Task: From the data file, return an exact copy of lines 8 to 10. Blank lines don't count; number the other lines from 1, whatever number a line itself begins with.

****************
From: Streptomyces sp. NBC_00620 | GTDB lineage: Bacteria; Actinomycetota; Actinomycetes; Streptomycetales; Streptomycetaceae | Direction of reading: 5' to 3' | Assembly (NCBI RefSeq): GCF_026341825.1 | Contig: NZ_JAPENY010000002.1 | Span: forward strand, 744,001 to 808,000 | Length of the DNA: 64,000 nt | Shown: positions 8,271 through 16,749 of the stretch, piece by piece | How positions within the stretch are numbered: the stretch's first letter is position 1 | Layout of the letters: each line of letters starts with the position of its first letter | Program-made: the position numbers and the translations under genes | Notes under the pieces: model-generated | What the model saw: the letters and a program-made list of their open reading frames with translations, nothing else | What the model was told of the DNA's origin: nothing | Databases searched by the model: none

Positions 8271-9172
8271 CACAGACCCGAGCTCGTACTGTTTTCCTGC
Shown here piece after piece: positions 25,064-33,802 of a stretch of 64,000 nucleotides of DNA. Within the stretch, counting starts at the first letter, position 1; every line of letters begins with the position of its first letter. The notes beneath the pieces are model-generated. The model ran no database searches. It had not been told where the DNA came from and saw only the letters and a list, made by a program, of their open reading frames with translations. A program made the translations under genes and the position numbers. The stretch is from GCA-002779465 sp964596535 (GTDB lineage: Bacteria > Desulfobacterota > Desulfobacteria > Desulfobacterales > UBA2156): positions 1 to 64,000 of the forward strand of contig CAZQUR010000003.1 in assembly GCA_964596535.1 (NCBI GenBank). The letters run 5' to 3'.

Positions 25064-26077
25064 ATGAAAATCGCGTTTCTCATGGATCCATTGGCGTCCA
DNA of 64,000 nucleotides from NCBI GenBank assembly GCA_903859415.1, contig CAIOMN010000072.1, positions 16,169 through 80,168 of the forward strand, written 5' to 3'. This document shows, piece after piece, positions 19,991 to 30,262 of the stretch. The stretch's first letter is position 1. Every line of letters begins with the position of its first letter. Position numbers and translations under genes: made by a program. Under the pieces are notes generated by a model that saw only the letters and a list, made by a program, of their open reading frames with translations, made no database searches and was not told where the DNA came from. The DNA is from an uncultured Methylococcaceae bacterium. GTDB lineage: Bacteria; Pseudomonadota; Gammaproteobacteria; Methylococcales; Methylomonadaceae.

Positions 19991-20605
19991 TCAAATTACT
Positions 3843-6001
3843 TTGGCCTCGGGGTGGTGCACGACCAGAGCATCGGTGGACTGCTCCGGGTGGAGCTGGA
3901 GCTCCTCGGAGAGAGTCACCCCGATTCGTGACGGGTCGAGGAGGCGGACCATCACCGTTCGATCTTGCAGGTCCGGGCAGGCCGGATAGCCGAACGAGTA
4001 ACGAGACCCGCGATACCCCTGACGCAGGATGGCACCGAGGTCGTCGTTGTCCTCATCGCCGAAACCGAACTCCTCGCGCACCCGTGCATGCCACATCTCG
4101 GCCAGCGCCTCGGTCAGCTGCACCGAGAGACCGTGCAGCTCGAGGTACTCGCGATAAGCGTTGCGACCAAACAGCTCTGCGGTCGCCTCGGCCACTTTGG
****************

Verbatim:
Positions 19991-20605
19991 TCAAATTACT
Positions 3843-6001